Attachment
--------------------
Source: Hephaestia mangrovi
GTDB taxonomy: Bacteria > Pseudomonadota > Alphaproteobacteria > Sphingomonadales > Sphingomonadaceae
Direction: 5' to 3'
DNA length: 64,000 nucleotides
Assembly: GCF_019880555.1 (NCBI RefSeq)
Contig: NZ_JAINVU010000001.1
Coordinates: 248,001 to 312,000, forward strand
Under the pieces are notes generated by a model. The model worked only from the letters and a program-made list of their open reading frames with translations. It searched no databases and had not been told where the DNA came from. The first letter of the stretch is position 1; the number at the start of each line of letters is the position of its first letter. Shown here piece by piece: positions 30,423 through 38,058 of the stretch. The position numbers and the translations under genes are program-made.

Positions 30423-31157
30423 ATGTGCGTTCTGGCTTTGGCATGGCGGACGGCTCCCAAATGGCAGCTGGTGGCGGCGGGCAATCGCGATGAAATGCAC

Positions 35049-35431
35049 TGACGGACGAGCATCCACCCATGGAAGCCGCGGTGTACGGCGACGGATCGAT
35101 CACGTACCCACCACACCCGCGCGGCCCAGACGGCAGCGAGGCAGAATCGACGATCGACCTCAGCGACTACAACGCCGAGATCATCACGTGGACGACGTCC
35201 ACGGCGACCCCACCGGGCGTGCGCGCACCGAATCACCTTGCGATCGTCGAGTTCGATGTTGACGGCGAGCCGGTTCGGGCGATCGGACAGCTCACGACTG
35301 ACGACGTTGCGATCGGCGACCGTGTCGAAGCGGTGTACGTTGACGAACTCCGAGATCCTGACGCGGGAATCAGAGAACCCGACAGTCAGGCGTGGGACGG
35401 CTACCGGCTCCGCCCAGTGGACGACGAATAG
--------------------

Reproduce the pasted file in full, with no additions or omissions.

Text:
Source: Hephaestia mangrovi
GTDB taxonomy: Bacteria > Pseudomonadota > Alphaproteobacteria > Sphingomonadales > Sphingomonadaceae
Direction: 5' to 3'
DNA length: 64,000 nucleotides
Assembly: GCF_019880555.1 (NCBI RefSeq)
Contig: NZ_JAINVU010000001.1
Coordinates: 248,001 to 312,000, forward strand
Under the pieces are notes generated by a model. The model worked only from the letters and a program-made list of their open reading frames with translations. It searched no databases and had not been told where the DNA came from. The first letter of the stretch is position 1; the number at the start of each line of letters is the position of its first letter. Shown here piece by piece: positions 30,423 through 38,058 of the stretch. The position numbers and the translations under genes are program-made.

Positions 30423-31157
30423 ATGTGCGTTCTGGCTTTGGCATGGCGGACGGCTCCCAAATGGCAGCTGGTGGCGGCGGGCAATCGCGATGAAATGCAC

Positions 35049-35431
35049 TGACGGACGAGCATCCACCCATGGAAGCCGCGGTGTACGGCGACGGATCGAT
35101 CACGTACCCACCACACCCGCGCGGCCCAGACGGCAGCGAGGCAGAATCGACGATCGACCTCAGCGACTACAACGCCGAGATCATCACGTGGACGACGTCC
35201 ACGGCGACCCCACCGGGCGTGCGCGCACCGAATCACCTTGCGATCGTCGAGTTCGATGTTGACGGCGAGCCGGTTCGGGCGATCGGACAGCTCACGACTG
35301 ACGACGTTGCGATCGGCGACCGTGTCGAAGCGGTGTACGTTGACGAACTCCGAGATCCTGACGCGGGAATCAGAGAACCCGACAGTCAGGCGTGGGACGG
35401 CTACCGGCTCCGCCCAGTGGACGACGAATAG